Premature Ejaculation: Patient Information
Premature Ejaculation, PE, has recently been redefined as ejaculation occurring less than 1 minute after vaginal penetration all, or nearly all of the time, and without the ability to delay all or nearly all of the time. The condition must cause the sufferer distress. PE is the commonest form of male sexual dysfunction. It occurs in up to one third of men, although far fewer than this seek help.
Within the animal kingdom, PE is pretty uniform. Only dolphins, some insects, and humans deliberately prolong intercourse for sexual enjoyment. There is a biological advantage in getting it over with quickly so as to return to hunting, fighting etc.! Most men are able to reach orgasm very quickly, and often train themselves to do so by rapid masturbation. They usually learn control during early sexual experience particularly when in a happy, relaxed environment.
Primary or lifelong PE is increasingly called “rapid ejaculation.” It will have occurred since the first sexual experience, and occurs with all partners. It often runs in families and can be seen as an inherited sensitivity of the orgasmic reflex. Unlike secondary PE, it does not improve with time.
Men who suffer Secondary or acquired PE may have had a rather strict, or repressive upbringing with regard to sexuality. They may have been exposed to strong, religious teachings. They may have been sexually abused. Their first sexual experiences may have been associated with anxiety, guilt, and embarrassment. Some men seem to have trained their “fight and flight” responses to rapid activation. Such men are quick tempered, physically trained, they may work for the Defence or Police Forces.
Anxiety Disorder will also increase the chances of PE. Once it has occurred, anxiety about the PE itself further increases such anxiety and becomes a vicious cycle. PE can also be secondary to other sexual anxieties such as difficulty in sustaining an erection or fear of causing pain to a sexual partner. Certain drugs such as decongestants, or stimulant medication may also cause PE. Rarely local inflammation or infection of the genital tract can lead to PE.
Some men complain of a lack of control but have a normal IELT (intra-vaginal ejaculatory latency time.) Others will have a short IELT but are not distressed by this.
A full medical, psychological, and sexual history should be taken. Physical examination will exclude medical conditions. It is always preferable to be seen with your partner to clarify the problem and discuss possible causes, and treatments.
The mainstay of treatment for Primary PE is medication that lowers the sensitivity of the serotonin receptors. These drugs are known as SSRI’s and are also used in the treatment of depression and anxiety. When used in conjunction with relaxation and retraining techniques they can be highly effective treatments. Unfortunately many men need to continue such treatments in the long term. Newer agents are also under investigation. The pain killer tramadol is also effective in some men.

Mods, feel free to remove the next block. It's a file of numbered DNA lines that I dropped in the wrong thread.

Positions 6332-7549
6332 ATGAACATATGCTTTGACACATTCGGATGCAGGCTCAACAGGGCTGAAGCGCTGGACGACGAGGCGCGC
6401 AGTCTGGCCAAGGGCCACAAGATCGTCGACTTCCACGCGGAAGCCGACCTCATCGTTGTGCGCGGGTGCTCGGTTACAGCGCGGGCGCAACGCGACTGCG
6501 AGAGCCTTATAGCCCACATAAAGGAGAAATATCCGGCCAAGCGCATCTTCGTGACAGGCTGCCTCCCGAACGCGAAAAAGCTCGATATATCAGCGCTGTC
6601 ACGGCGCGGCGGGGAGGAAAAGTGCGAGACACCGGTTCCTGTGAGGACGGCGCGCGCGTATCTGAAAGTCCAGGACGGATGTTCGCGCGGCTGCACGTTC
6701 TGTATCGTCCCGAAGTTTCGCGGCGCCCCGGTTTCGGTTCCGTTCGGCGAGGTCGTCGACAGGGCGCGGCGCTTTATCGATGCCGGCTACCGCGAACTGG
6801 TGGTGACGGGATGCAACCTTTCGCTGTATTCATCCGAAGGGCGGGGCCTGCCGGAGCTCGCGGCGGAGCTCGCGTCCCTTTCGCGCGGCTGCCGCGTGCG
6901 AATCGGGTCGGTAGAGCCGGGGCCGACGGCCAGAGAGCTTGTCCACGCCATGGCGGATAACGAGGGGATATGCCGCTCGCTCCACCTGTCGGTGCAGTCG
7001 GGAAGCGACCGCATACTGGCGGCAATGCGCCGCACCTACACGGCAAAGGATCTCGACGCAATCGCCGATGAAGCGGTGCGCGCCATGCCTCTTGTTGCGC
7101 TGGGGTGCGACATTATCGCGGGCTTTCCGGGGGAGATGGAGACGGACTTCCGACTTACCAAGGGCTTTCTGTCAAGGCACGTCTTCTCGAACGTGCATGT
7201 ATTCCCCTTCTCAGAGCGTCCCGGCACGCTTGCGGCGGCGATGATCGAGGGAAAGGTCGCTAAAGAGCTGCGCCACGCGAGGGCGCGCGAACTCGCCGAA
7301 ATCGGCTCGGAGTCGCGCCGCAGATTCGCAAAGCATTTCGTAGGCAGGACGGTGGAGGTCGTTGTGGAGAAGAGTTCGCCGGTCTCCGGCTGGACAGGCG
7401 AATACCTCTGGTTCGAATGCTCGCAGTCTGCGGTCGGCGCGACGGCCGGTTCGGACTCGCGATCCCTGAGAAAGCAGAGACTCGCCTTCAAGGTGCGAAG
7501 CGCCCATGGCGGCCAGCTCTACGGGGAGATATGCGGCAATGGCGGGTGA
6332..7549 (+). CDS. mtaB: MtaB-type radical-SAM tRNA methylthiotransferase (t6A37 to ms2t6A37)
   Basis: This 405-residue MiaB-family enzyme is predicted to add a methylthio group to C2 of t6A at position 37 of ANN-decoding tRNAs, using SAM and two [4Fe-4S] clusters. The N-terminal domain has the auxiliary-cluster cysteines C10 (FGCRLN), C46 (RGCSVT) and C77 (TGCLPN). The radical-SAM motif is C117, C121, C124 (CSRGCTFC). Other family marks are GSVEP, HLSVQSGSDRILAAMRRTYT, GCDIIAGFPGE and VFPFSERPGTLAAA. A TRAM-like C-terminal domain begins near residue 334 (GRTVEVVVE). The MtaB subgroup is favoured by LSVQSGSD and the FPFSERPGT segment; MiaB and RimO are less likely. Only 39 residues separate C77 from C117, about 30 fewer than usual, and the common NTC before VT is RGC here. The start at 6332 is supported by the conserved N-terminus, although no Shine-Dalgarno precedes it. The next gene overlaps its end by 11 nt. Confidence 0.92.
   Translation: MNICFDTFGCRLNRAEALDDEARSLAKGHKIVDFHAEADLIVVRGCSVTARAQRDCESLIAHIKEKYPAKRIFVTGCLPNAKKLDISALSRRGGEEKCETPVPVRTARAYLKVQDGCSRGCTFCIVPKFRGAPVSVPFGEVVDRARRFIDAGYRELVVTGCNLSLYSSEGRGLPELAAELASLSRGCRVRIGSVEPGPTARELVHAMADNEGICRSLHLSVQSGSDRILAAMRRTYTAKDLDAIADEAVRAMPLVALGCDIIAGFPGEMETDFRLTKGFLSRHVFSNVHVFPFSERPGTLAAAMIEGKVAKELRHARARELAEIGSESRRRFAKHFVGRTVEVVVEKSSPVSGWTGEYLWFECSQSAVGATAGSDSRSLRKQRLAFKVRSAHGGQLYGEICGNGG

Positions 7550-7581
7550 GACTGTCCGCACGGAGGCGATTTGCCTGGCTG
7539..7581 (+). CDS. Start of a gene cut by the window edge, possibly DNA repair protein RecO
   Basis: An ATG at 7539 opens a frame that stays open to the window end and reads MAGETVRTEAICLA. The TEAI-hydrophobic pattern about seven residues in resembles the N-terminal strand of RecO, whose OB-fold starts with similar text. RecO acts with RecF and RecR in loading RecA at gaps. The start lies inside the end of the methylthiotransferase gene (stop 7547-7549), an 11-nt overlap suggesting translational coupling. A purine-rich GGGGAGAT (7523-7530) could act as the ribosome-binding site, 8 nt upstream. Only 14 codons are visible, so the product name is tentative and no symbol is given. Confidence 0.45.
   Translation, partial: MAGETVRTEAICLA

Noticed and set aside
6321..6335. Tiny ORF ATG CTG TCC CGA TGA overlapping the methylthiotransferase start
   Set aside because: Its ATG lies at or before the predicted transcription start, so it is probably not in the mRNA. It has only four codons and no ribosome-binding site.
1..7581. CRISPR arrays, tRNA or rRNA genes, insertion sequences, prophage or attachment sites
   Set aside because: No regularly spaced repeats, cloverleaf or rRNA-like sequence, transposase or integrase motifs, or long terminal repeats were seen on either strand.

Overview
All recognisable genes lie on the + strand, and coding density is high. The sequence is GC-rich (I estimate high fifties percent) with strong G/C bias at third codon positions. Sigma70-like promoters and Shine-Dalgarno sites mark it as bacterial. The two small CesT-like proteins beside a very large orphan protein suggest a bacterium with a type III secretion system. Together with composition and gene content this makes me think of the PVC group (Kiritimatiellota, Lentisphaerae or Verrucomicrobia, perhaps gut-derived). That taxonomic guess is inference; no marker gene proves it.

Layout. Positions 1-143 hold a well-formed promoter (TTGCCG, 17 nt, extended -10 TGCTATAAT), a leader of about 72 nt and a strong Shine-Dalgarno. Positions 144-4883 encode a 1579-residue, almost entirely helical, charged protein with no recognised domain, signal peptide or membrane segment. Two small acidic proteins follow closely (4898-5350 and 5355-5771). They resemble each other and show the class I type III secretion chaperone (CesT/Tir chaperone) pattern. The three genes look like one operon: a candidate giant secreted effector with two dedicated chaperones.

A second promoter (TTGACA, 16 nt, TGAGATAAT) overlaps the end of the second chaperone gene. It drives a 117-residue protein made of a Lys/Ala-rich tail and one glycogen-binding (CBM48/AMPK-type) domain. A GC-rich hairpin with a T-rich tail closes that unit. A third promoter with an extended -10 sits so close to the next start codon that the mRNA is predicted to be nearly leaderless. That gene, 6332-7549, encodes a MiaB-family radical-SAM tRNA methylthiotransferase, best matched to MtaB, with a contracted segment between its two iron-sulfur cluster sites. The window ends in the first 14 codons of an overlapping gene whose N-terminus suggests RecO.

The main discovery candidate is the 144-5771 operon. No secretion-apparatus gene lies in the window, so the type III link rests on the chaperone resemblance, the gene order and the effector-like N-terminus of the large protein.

As the cause of Secondary PE is psychological, successful treatments require a combination of anxiety management and retraining. I advise similar breath control techniques as those used in meditation or yoga. This relaxes the body and lessens the “fight and flight” response.
Retraining includes the use of Seman’s “Stop Start” technique. Using masturbation, initially alone, and then by the partner, the “point of no return” is reached. At this point stimulation is stopped until it feels “safe” to continue. After 3 “stops,” stimulation to orgasm is allowed. The length of time people last gets longer and the pauses shorter with practice. The “Squeeze Technique” should be regarded as an “ emergency stop.” With imminent orgasm the penis is grasped firmly at the base of the glans between finger and thumb. This will stop the orgasm but may also cause the erection to collapse.
“Sensate Focus” was originally developed by “Masters & Johnson,” sex therapists in the 1950’s. It is used to treat all types of psychological sexual problems and is an excellent way of re-establishing a flagging sexual relationship. Couples are seen by the therapist every few weeks and need to do “homework” between sessions. Initially non-sexual touching, massage, body mapping and communication are stressed. The couple then progress to non-penetrative sex or “outercourse.” Men with PE can often enjoy reasonable control at this stage and the “Stop/Start” technique can be employed.
Eventually penetration is allowed, initially with no movement and combined with relaxation techniques to increase control.
Local anaesthetic creams and sprays are marketed for PME. They are designed to reduce sensitivity. They are occasionally helpful but can cause numbness of the penis and vagina. A new spray (Tempe) is said to avoid this and to be quite effective.
PE is the commonest male sexual dysfunction. It can devastate a relationship and lead to frustration and depression. There are a number of techniques and treatments that can be helpful. It is definitely worth overcoming your embarrassment and seeking help!